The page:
4 years ago, I was standing on a tube platform with DH when my phone rang.
It was the mother of one of DD1’s school friends, checking whether my DD would be attending her DD’s party. I was at that vague stage of pregnancy where you feel like your brain needs oiling, and the invite had completely passed me by.
I apologised and explained,’ Sorry. My brain is mush. I’m pregnant’ (Again)
‘Mmm, okay. Just a bit nauseous really.’ ( I didn’t ever do vomiting)
’12 weeks. I’m just heading in for a scan today.’
‘The Fetal Medicine Centre. Oh, you went there too?’
I’d been to the Centre before with my last 2 pregnancies at 11-13 weeks to have my risk for Down’s Syndrome estimated. They had an advanced method of screening for this disorder then, I think it may be standard these days.
Until the other mother asked ‘So, are you going to find out what you are having?’, the aim of the day’s scan had been to assess my risk of having a baby with congenital disorders as at 37, I was considered an older mother.
My immediate thought was What was she on about? I was only 12 weeks! I had found out the sex of the DD’s at 20 weeks and was prepared to do the same with this pregnancy. I hadn’t dreamed you could find out earlier.
But it turned out it’s not hard to get an ‘idea’ at 12 weeks. An experienced ultrasonographer can predict the sex of your baby at 12 weeks gestation, and get it right about 70% of the time. It’s unlikely that an NHS practitioner will even take a look but if you are having a private scan, it seems most of them will have a go.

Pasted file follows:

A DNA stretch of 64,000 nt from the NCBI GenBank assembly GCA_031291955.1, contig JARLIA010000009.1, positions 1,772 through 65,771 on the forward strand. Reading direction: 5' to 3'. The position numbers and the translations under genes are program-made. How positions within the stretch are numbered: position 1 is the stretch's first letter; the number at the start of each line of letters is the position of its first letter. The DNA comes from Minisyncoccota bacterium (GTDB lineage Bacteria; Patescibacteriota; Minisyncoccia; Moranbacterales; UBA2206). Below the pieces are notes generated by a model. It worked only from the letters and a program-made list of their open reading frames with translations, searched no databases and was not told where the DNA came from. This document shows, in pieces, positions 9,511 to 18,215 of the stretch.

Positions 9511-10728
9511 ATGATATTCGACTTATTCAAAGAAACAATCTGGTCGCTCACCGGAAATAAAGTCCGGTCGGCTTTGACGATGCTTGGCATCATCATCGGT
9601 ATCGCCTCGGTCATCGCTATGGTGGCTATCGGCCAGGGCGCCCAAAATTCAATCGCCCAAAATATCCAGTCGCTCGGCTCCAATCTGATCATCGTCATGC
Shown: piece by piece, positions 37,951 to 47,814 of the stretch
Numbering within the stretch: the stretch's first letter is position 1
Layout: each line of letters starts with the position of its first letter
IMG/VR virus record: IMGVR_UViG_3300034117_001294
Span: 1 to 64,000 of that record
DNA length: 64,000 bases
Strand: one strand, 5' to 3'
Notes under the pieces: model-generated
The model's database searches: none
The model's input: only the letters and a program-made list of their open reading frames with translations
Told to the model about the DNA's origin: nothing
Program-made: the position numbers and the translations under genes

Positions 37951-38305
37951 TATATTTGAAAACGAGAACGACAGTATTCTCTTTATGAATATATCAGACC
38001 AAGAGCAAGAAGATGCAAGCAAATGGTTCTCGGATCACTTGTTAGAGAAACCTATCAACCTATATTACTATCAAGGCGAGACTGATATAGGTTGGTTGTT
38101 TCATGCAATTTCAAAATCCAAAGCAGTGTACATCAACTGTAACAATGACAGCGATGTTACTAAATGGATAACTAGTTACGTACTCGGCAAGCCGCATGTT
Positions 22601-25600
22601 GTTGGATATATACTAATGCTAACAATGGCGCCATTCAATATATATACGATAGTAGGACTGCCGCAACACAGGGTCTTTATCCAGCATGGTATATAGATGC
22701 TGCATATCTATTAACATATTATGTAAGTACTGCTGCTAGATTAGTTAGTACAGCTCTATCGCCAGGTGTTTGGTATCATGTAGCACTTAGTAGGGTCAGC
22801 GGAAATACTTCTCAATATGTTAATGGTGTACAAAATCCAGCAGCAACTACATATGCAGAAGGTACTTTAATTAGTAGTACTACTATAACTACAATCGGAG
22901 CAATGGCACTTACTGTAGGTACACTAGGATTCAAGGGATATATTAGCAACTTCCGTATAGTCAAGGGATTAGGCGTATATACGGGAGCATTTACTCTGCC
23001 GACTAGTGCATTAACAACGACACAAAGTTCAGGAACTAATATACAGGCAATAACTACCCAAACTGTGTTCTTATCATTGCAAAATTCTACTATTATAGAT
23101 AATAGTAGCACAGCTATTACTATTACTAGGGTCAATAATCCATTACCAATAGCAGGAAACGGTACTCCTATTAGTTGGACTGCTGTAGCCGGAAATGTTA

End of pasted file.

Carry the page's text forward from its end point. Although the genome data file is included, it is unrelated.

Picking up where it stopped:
Suddenly the day’s focus shifted slightly.
On the tube, on the way to Harley Street, my mind was whirling. Should we try to find out? I talked to DH about it and he was keen. I resolved I would ask the person doing the scan if they would try. After three girls , I was convinced this one was a girl too. The pregnancy felt no different at this stage. Later on I would reflect that the severe Antenatal Depression I’d experienced carrying the girls never kicked in with DS.
When the time came, I almost chickened out. I’d had bloods taken and that was being analysed as I was scanned. The scan showed our baby to be healthy and it looked to have a low risk of Down’s. The ultrasonographer didn’t offer to check the sex, we had to ask, but when we did, she didn’t blink an eye.
I was quite relaxed about it as I *knew* I was having a girl, just as I had *known* I was having a boy the previous three times. Perhaps this should have told me something? But when she began to out the relevant parts of my baby’s anatomy I started paying attention.
‘What we are looking for is 3 lines. If they are parallel, it’s probably a girl, but here we have one perpendicular so your baby is most likely a boy.’
It took a couple of seconds for it to sink in. A boy? I was having a boy? The 4th girl I had imagined for our family suddenly evaporated, just like that, and in her place was an unknown quantity. What did I know about boys? OMG, I had a penis growing inside me!!!!
I got a bit tearful at this point, and the rest of the appointment went by in a blur. The scan and blood results were good, so the chances of having a healthy baby were high, but all I could think of was the male child growing inside me.
After that I calmed down, and when my 20 week scan confirmed the presence of male genitalia, I managed not to cry.
Friends and family all assumed I was thrilled, but I wasn’t. Mainly I was worried and a little disappointed. DH was very pleased I think; he was looking forward to having another male in the house.
Of course, now DS is 3-and-a-half I wouldn’t give him back for anything. He’s funny, loving, stubborn and opinionated, just like his sisters. Except for his Thomas Obsession and an insistence on standing up to wee, I really haven’t noticed too much difference between the genders but then, my girls aren’t that girlie and DS is partial to a bit of pink glitter.
But part of me is haunted by the idea of that fourth daughter, and sometimes, when I have a moment, I find myself wondering what a family of 4 girls might have been like.